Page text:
|Just a few weeks before the Federal Reserve Board’s rate committee meets and possibly raises interest rates, rates momentarily froze and mortgage applications broke away from a five-week downturn.
Barely moved from seven days ago, the 30-year fixed-rate mortgage average of 6.32% rose by 2 basis points (BPS) and the 15-year went up by 3 BPS to 5.70%, according to secondary lender Freddie Mac. The 1-year Treasury-indexed adjustable-rate mortgage (ARM) average moved in the opposite direction — slipping 1 BPS to 4.13%.
A majority — 42% — of Bankrate.com’s survey participants this week said they foresee rates increasing over the next 30 to 45 days. The rest were equally split among those who think rates will stay relatively the same (29%) and those who predict that rates will fall (29%).
While not much change was seen week-to-week in each of the rates, the advantage ARMs offer consumers over fixed-rate mortgages has dipped over the course of the past month. The 30-year fixed rate stands at the same average it was a month ago, but ARMs, especially with the 16-BPS jump reported last week, have had a lot more movement. The spread between the two rate types over that period has gone from 231 BPS to the current 219 BPS — bringing down the appeal of the ARM.
In their June economic and mortgage market outlook, Fannie Mae economists said that even with the anticipated rise in the federal funds rate target from its current 46-year low of 1% to 2.25% by the end of the year, they expect long-term mortgage rates to “rise only modestly further this year” — by about 50 basis points, which would put the 30-year around 6.8%. Freddie’s latest forecast has it averaging 6.7% by the fourth quarter.
Because ARMs respond more directly to movements by the Fed than fixed-rate mortgages, the advantage of acquiring an ARM could diminish even further. Nonetheless, the popularity of ARMs remains high — the ARM share of total applications edged up from the previous week to 34.7%, which is barely unchanged from the 35.2% share a month ago, according to the Mortgage Bankers Association of America (MBA).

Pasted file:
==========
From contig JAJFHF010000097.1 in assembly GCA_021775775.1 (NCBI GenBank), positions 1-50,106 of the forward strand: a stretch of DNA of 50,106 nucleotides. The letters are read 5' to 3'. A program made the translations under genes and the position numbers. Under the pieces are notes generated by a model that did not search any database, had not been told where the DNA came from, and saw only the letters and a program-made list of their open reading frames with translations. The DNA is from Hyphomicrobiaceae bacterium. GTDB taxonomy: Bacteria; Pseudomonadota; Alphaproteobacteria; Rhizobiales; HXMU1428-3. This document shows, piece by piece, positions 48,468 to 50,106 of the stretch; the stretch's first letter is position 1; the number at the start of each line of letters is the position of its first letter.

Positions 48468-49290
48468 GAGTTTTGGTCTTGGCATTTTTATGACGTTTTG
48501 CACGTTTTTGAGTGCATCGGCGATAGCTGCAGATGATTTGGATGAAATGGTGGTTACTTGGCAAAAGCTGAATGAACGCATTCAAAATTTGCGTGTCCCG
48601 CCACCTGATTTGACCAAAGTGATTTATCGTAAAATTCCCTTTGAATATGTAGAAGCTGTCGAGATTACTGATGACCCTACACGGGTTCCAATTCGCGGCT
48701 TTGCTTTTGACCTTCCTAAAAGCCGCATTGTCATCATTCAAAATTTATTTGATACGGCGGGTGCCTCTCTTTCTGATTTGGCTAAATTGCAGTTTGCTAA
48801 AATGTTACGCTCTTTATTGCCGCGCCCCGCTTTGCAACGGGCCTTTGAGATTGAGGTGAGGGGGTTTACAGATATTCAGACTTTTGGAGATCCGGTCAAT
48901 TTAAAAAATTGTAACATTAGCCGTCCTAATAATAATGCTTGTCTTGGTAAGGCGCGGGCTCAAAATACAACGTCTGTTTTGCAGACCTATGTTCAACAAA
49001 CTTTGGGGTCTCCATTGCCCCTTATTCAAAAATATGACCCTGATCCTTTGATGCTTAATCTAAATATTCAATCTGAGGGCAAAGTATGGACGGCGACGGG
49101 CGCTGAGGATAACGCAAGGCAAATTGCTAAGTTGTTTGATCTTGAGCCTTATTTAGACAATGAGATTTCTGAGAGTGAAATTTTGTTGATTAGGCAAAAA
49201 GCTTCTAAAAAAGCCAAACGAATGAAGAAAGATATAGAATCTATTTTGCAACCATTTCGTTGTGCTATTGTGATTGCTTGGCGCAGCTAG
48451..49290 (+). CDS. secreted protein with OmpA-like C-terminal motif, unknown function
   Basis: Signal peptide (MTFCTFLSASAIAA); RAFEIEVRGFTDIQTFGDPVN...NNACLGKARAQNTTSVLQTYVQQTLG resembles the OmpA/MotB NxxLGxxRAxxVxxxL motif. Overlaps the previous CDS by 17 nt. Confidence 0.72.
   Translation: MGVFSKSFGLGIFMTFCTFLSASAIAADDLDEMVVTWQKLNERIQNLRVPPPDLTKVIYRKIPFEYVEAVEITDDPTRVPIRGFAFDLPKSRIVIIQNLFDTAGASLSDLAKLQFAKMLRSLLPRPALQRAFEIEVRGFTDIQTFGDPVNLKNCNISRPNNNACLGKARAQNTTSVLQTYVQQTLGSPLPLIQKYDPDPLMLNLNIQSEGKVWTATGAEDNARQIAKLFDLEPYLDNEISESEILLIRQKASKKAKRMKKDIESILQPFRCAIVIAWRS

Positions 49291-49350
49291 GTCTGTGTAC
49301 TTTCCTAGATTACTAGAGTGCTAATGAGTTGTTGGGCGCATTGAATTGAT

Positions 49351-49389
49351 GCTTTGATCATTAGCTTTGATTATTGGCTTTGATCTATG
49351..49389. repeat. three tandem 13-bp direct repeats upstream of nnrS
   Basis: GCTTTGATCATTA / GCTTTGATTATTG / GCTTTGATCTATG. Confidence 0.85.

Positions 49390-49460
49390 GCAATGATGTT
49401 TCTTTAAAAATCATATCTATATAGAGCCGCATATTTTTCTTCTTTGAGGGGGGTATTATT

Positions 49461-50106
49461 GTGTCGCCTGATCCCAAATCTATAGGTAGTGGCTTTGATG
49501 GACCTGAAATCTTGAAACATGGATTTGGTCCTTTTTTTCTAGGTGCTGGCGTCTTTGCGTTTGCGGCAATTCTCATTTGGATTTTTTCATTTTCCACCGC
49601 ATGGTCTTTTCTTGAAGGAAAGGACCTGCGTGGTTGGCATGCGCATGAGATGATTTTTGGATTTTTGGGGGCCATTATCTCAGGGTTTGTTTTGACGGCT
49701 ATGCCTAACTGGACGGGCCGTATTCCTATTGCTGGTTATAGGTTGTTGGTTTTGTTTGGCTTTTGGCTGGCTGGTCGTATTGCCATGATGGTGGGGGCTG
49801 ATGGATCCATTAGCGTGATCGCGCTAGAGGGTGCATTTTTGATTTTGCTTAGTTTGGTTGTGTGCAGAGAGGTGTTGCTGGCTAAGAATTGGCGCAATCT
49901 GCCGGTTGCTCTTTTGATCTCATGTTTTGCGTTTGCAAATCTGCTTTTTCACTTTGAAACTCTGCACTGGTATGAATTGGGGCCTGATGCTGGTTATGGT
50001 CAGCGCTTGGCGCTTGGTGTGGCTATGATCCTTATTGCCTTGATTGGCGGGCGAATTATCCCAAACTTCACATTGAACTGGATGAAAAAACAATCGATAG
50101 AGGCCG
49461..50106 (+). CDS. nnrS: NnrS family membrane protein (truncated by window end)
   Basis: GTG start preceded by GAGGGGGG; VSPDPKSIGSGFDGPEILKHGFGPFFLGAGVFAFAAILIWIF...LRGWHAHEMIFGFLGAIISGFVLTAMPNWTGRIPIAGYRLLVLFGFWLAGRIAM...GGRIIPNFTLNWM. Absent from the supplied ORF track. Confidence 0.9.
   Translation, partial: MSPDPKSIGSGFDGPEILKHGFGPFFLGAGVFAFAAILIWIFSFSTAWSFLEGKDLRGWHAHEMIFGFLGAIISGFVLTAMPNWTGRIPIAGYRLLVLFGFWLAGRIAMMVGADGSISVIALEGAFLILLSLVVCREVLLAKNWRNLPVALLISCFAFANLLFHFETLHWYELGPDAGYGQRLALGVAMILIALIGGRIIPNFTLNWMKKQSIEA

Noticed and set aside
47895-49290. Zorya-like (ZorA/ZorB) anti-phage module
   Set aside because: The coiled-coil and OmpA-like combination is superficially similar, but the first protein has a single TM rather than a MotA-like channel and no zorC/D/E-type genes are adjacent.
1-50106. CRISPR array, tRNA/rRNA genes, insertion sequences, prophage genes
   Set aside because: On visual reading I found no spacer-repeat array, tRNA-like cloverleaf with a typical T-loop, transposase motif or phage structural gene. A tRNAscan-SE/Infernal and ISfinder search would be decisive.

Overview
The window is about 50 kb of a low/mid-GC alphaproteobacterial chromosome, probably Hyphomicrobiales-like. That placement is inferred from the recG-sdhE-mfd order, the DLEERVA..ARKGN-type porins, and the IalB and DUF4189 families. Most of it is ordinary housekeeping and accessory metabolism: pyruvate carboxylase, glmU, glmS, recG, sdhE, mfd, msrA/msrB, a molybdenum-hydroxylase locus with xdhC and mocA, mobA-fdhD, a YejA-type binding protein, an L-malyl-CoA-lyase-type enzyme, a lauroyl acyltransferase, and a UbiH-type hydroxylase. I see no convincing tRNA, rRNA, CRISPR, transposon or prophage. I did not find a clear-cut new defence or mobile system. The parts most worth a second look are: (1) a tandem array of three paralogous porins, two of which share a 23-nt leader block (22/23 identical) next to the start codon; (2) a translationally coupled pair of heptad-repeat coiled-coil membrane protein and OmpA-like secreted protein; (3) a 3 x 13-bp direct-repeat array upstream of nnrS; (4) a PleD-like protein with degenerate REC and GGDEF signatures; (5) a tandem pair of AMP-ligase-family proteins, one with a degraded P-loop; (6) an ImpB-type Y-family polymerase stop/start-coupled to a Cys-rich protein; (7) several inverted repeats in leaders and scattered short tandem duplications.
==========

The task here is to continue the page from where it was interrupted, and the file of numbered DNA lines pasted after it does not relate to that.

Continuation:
The current reported refinance share of total applications of 33.8%.
As far as overall mortgage application activity, MBA reported a 5.6% increase from the previous week, which raised the Market Composite Index to 600.6 and marked the first increase after five-weeks of descending activity. The rise was due to an increase in both refinance and purchase money application activity — the Refinance Index upturned by 8.5% from the previous week when it was reportedly at the lowest level in over two years, and the Purchase Index inched up by 4.0%.
Mortgage applications were piled up almost three times higher a year ago when the 30-year and 15-year were at record lows of 5.21% and 4.60%, respectively, and the ARM had not yet bottomed out at 3.54%.
Coco Salazar is an assistant editor and staff writer for MortgageDaily.com.